Look, they’re still little and they’re still figuring things out, and that includes things we take for granted as adults, like knowing how much/little to show in a public bathroom.
So, yeah. I got so excited about a bathroom stall door, I had to write about it.
I should get out more often. Who knows what I’d find.
It’s been a big week in our household.
It was my wife’s birthday, which required a little detour from our plans to go out to dinner as a family due to authorities searching for an armed suspect in the wooded areas outlying our neighborhood.
So, we ate at home, Meg insisting upon cooking a delicious dinner of breaded chicken, broccoli and mac and cheese, despite my offer and attempts to cook dinner myself. (Though admittedly, she’s a much better cook than I could ever hope to be). I gave the kids baths while she got dinner underway and we kept abreast of the events unfolding outside (a shelter in place was activated for the neighborhood and surrounding area, advising us all to stay indoors) via a scanner app on my phone.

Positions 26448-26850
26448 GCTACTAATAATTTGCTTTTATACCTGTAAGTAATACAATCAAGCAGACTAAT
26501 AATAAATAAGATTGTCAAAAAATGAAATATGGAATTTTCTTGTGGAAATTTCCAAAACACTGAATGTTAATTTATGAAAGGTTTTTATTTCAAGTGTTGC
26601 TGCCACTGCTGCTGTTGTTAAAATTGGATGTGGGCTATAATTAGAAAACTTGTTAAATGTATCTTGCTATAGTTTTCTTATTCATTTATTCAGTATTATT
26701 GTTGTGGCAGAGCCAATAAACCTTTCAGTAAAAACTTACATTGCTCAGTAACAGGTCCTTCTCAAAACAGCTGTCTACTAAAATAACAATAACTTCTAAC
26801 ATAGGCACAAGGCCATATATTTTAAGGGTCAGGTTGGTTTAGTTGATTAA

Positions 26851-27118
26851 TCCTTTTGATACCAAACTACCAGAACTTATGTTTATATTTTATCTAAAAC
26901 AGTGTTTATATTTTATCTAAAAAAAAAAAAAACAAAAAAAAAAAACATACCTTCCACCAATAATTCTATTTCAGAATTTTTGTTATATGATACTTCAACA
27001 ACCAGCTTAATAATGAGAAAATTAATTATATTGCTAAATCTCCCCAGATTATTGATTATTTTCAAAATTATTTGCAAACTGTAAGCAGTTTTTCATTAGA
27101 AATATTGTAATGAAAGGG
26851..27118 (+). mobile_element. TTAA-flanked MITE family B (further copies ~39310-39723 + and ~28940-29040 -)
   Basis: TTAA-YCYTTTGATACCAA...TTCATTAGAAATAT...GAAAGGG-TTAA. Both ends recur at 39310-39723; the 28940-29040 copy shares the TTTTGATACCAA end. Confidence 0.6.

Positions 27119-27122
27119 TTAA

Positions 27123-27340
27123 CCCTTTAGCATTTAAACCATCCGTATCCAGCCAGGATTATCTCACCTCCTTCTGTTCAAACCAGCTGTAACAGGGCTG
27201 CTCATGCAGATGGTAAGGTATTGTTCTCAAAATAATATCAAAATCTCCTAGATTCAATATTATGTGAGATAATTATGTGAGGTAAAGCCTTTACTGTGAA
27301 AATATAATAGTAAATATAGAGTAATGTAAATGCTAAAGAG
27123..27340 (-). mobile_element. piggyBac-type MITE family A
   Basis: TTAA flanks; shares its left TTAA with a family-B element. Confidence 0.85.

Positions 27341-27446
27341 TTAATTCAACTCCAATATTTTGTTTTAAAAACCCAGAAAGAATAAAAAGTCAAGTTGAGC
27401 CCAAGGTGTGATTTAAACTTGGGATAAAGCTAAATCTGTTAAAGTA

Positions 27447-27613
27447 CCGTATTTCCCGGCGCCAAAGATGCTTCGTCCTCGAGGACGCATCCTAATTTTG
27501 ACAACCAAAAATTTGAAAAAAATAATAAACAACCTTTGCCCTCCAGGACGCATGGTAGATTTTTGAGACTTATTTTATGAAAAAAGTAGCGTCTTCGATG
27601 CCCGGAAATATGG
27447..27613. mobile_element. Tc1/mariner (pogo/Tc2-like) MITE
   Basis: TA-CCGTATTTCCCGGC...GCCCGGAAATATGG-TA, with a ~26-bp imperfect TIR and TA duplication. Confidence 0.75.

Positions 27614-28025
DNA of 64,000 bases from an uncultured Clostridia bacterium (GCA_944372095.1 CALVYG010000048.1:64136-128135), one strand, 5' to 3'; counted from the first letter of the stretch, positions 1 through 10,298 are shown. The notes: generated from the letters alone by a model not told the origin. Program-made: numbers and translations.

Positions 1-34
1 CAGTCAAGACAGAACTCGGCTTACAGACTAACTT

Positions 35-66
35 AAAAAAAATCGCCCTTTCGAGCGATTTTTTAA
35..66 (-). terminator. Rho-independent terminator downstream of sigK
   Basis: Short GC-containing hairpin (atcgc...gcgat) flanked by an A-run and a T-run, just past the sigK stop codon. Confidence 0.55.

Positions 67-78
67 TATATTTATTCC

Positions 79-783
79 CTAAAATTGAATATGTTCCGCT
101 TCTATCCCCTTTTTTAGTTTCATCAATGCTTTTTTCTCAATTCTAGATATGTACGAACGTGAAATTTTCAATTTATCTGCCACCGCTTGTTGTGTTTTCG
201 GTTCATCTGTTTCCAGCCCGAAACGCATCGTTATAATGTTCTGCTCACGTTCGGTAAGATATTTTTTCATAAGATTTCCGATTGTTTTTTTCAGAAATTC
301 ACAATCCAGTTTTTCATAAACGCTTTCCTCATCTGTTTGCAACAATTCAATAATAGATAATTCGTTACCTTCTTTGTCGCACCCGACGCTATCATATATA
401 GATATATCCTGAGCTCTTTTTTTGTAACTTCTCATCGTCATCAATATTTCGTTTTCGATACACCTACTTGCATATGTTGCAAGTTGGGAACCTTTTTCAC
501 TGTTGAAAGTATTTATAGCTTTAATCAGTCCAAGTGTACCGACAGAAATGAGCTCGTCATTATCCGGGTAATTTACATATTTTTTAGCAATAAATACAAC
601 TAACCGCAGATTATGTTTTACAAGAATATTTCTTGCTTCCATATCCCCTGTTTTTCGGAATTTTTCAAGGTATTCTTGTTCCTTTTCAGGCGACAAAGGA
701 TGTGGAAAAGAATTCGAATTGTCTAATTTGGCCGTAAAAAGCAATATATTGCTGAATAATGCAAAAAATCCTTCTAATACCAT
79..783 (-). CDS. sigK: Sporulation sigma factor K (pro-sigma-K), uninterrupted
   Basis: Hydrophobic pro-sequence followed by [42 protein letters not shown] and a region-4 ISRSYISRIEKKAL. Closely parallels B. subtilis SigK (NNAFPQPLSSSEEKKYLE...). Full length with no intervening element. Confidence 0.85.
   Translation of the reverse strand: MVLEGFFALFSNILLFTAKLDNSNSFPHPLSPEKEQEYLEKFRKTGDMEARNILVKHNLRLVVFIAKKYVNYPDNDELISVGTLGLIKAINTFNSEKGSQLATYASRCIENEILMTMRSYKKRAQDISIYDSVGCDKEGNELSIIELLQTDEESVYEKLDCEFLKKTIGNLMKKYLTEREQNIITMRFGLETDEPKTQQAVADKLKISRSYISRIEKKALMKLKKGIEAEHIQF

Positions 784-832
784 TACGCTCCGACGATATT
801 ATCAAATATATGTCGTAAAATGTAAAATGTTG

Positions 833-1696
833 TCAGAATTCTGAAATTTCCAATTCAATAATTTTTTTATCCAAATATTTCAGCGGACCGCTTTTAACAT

Dessert was provided in the form of a yellow birthday cake with chocolate frosting (Meg’s favorite) courtesy of her sister who baked it and dropped it off the night prior. And I had taken the kids birthday shopping over the weekend, so presents were already on hand. A few candles later and we had our own little birthday party amid the chaos going on nearby, and an impending storm to boot!
In the end, it probably worked out for the best, as our little lady of one year was a cranky-pants and our little guy of four years was in that over tired-loopy-careless-so I don’t pay attention to anything around me at all mode, so a restaurant night with the two of them may not have panned out so well.
The kids were excited to unveil their gifts, which they picked out themselves – a scarf, an adult coloring book (“To calm you,” the little guy told her) and a book on Thomas Jefferson (“Because I know you like history, and books, and Thomas Jefferson’s your favorite president,” he explained) and a copy of Mike Nesmith’s new autobiography and the accompanying CD from me.
The evening wound down with the storm on its way out of the area, not as strong as once predicted and everyone settling in for the night after an evening of excitement, both good and uneasy (they still hadn’t located the suspect, who disappeared into some swampland and authorities having to pull out as the strongest part of the storm rolled in).